A lot of training is based on cases; cases from business schools, real customer cases or fictitious cases created to practice specific discussions or skills. With the simulation framework any case can be turned into a simulation experience – adding competitive elements and individual- and team feedback.
To receive the input and to present the feedback you will need some sort of interactive setup i.e. iPads, PC's or Smart phones connected to the Internet. (We can help you use existing equipment or we can deliver a turnkey setup).
Use of the simulation framework is always a customized process where we will help you translate your specific needs into the most suitable solution. Because we have an extremely flexible framework – and a lot of experience – this does not need to be very expensive.
Once the framework is setup for your need it can be easily reused.
Combine your own content with our simulation framework and turn any relevant case into a fun and engaging learning experience.
TYPICAL STAGES IN A CASEBASED SIMULATION
1) DEFINE TASK AND CAPTURE OUTCOME
Introduce the case that is used for inspiration and background (can be done as a live presentation, distributed beforehand, presented by a customer etc.)
Based on the inspiration from the case, teams or individuals must be briefed on the specific task and the format in which they have to deliver their contribution; e.g. a live presentation, a role play, a video (e.g. a 90 second "elevator pitch") and /or a text form (a written Value Proposition in a predefined format)
Participants must now work and prepare/submit their outcome within the given time frame.
A video is a great way to share the outcome of a group exercise.
The next step will typically be to share the contributions and collect peer-to-peer feedback.
For live presentations this will happen real-time (i.e. with an "observer" scoring on an iPad).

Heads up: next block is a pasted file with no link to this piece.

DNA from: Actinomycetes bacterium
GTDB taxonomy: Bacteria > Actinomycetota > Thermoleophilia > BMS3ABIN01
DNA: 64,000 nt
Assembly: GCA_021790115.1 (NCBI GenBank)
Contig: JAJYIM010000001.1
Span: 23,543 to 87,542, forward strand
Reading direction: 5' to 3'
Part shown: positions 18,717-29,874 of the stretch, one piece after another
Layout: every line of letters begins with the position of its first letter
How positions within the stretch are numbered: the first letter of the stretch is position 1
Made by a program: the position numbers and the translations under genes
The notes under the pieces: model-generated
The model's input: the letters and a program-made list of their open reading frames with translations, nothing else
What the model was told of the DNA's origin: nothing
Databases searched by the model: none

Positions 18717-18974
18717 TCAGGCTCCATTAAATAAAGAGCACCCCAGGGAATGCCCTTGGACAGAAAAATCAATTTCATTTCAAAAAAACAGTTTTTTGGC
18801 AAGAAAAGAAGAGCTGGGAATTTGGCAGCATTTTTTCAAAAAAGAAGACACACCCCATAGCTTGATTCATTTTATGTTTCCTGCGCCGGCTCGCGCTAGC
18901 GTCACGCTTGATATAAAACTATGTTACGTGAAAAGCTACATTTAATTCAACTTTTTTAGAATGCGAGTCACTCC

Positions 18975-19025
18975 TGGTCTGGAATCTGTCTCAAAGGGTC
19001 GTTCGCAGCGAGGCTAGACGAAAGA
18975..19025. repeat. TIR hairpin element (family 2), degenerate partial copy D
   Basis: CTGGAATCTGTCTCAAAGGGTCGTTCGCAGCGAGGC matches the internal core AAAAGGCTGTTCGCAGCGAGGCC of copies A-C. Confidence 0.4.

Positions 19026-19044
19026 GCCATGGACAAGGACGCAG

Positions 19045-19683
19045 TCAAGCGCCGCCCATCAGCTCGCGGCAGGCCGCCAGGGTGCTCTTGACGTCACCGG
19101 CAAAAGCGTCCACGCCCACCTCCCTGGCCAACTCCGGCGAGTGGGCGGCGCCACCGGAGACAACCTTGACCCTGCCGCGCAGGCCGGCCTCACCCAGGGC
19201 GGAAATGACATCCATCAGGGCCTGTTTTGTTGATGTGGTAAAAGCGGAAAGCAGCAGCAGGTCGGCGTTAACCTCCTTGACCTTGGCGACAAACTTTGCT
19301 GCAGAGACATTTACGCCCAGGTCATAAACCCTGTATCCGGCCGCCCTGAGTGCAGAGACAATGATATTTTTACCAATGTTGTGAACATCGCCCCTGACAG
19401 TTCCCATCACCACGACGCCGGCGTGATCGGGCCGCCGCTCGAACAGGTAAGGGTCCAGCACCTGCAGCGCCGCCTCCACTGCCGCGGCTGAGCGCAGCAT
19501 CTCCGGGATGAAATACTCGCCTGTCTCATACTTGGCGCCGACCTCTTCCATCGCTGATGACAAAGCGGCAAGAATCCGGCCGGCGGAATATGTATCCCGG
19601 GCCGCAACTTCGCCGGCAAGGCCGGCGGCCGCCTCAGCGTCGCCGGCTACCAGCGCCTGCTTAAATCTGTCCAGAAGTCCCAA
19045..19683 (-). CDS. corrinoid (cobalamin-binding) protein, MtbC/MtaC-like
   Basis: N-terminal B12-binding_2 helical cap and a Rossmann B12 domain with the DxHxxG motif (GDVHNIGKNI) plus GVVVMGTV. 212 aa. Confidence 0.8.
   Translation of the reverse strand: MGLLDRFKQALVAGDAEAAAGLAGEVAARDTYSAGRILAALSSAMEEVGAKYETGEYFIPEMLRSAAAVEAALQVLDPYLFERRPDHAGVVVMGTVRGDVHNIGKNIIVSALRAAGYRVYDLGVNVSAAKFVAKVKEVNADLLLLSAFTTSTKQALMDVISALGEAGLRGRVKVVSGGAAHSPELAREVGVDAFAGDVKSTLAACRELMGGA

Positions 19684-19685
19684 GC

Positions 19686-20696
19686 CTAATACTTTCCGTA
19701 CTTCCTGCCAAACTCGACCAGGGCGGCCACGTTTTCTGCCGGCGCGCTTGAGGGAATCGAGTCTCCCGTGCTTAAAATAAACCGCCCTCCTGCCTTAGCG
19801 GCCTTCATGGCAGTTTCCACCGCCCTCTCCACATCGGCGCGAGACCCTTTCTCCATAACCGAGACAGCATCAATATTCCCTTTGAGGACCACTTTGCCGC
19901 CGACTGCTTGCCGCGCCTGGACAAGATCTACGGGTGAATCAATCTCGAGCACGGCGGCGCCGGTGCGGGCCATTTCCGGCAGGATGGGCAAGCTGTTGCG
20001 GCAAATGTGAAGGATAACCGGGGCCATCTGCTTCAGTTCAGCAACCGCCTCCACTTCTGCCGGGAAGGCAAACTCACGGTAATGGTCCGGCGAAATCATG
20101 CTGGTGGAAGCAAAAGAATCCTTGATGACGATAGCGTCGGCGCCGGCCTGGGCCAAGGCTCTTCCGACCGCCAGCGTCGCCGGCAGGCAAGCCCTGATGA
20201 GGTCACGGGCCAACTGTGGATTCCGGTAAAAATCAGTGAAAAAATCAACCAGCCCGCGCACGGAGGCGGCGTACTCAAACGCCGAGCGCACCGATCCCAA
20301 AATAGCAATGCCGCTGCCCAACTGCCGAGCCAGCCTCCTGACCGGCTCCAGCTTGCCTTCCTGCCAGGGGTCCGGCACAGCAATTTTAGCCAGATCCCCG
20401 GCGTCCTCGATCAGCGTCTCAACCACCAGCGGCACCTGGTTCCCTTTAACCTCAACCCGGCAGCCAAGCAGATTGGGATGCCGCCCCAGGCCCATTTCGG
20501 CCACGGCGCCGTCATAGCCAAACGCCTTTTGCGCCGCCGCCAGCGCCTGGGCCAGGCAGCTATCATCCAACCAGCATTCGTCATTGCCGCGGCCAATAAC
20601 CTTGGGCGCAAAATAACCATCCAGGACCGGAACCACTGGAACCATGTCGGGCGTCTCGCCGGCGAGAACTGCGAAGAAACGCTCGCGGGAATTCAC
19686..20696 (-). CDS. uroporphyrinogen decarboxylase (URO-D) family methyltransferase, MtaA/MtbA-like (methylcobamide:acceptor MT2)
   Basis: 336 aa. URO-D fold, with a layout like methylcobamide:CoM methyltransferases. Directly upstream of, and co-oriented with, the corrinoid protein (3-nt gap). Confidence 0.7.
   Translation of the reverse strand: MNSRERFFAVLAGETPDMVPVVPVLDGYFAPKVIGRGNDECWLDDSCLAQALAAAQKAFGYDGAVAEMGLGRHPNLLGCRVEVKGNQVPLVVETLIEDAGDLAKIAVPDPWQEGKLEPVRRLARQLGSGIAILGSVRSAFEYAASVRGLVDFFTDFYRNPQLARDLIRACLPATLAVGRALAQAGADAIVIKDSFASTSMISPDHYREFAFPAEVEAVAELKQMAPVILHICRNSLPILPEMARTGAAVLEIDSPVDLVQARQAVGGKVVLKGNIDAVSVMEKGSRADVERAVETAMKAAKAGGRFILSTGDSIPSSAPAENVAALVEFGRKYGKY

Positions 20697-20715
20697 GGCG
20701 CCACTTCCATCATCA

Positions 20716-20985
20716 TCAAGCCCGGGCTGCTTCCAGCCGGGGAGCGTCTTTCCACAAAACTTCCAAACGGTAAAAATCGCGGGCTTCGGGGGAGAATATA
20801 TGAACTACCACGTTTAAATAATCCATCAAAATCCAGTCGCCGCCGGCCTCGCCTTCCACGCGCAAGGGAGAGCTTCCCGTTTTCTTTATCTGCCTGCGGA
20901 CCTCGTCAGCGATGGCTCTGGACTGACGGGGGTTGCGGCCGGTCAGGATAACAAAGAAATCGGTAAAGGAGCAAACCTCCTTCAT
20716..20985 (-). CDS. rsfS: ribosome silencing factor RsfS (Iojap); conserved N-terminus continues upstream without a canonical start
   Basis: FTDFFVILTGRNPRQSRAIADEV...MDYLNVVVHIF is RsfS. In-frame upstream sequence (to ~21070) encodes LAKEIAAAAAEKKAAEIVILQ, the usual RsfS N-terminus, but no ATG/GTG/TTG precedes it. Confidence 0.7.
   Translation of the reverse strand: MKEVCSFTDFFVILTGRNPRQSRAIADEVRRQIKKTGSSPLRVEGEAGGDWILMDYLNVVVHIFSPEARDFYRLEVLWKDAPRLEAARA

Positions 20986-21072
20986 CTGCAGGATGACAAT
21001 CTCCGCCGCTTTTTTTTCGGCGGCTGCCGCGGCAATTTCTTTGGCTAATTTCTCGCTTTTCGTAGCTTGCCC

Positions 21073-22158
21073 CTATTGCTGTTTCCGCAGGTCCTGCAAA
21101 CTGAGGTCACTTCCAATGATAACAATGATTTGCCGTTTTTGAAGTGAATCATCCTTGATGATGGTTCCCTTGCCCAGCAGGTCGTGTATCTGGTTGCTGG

For other formats (video or text input) this can occur, as soon as the contributions are collected.
Depending on the case, participants can score each others input or customers (or other experts) can do the evaluation.
Either way feedback can be collected in many forms – common examples are:
Simple scores (performance on a given scale).
Observations or recommendations.
Points related to specific actions or types of behavior (positive or negative).
2) COLLECT FEEDBACK
A typical interface for feedback collection: Left side contains the original submission (a video and a written description). The right side is used to capture feedback (two different scores and text comments)
3) SHARE INDIVIDUAL/GROUP FEEDBACK
When feedback is collected the data is processed – and presented back to the players (individuals or teams). Again – this can be customized to the specific case and typical examples are:
Your score on this was "3,7 out of 6" or simply "42".
Same as absolute score – but including a Group Average.
You ranked as "#3 out of 178" or "#29 out of 30".
The input collected to the player.
A typical interface for a feedback presentation: Left side contains the quantitative feedback (a couple of scores compared to a group average. The right side is used to share the qualitative feedback (text input).
4) SHARE OVERALL RESULTS
Overall results can be presented in a number of different ways e.g. as a grid that shows the distribution of groups on two different dimensions.
Finally we can analyze the performance of a group of players – and give feedback based on this. Typical examples are:
SCOREBOARDS (with different views)
Input from different scoring parameters can be combined into calculated KPIs e.g Airtime, Relationship scores, Proactivity etc.
Scores on different dimensions can be analyzed in multiple dimensions.
Text inputs aggregated in Word Cloud format – visualizing the most occurring words and illustrating trends.